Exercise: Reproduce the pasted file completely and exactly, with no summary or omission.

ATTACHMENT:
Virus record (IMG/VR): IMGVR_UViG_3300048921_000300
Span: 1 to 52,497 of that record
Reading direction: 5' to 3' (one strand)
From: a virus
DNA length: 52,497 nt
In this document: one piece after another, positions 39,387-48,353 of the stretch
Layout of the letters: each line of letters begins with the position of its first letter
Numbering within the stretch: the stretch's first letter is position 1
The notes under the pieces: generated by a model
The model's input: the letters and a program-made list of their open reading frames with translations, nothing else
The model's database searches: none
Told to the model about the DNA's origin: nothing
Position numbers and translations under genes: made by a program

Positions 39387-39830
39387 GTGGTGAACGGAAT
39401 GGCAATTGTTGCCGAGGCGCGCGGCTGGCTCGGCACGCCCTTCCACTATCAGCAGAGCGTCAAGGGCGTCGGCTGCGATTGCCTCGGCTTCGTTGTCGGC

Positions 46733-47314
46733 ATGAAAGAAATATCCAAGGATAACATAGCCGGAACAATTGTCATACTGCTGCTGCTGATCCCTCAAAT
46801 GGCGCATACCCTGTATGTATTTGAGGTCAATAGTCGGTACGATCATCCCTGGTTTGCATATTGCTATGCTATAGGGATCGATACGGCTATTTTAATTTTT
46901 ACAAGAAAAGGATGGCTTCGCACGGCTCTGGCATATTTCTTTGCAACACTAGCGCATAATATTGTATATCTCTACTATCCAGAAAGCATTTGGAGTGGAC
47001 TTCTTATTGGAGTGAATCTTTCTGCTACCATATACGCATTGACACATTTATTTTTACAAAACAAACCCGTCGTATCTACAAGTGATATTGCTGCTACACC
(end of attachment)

Virus record (IMG/VR): IMGVR_UViG_3300048921_000300
Span: 1 to 52,497 of that record
Reading direction: 5' to 3' (one strand)
From: a virus
DNA length: 52,497 nt
In this document: one piece after another, positions 39,387-48,353 of the stretch
Layout of the letters: each line of letters begins with the position of its first letter
Numbering within the stretch: the stretch's first letter is position 1
The notes under the pieces: generated by a model
The model's input: the letters and a program-made list of their open reading frames with translations, nothing else
The model's database searches: none
Told to the model about the DNA's origin: nothing
Position numbers and translations under genes: made by a program

Positions 39387-39830
39387 GTGGTGAACGGAAT
39401 GGCAATTGTTGCCGAGGCGCGCGGCTGGCTCGGCACGCCCTTCCACTATCAGCAGAGCGTCAAGGGCGTCGGCTGCGATTGCCTCGGCTTCGTTGTCGGC

Positions 46733-47314
46733 ATGAAAGAAATATCCAAGGATAACATAGCCGGAACAATTGTCATACTGCTGCTGCTGATCCCTCAAAT
46801 GGCGCATACCCTGTATGTATTTGAGGTCAATAGTCGGTACGATCATCCCTGGTTTGCATATTGCTATGCTATAGGGATCGATACGGCTATTTTAATTTTT
46901 ACAAGAAAAGGATGGCTTCGCACGGCTCTGGCATATTTCTTTGCAACACTAGCGCATAATATTGTATATCTCTACTATCCAGAAAGCATTTGGAGTGGAC
47001 TTCTTATTGGAGTGAATCTTTCTGCTACCATATACGCATTGACACATTTATTTTTACAAAACAAACCCGTCGTATCTACAAGTGATATTGCTGCTACACC